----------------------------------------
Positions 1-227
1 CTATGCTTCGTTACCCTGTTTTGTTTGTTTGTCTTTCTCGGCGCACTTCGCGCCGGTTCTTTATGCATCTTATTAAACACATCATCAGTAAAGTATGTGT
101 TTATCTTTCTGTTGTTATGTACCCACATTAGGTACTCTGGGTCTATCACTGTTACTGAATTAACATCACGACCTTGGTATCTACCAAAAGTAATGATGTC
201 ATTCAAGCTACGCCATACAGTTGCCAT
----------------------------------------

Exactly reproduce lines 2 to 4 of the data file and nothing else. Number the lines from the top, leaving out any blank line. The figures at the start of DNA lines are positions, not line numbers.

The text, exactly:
1 CTATGCTTCGTTACCCTGTTTTGTTTGTTTGTCTTTCTCGGCGCACTTCGCGCCGGTTCTTTATGCATCTTATTAAACACATCATCAGTAAAGTATGTGT
101 TTATCTTTCTGTTGTTATGTACCCACATTAGGTACTCTGGGTCTATCACTGTTACTGAATTAACATCACGACCTTGGTATCTACCAAAAGTAATGATGTC
201 ATTCAAGCTACGCCATACAGTTGCCAT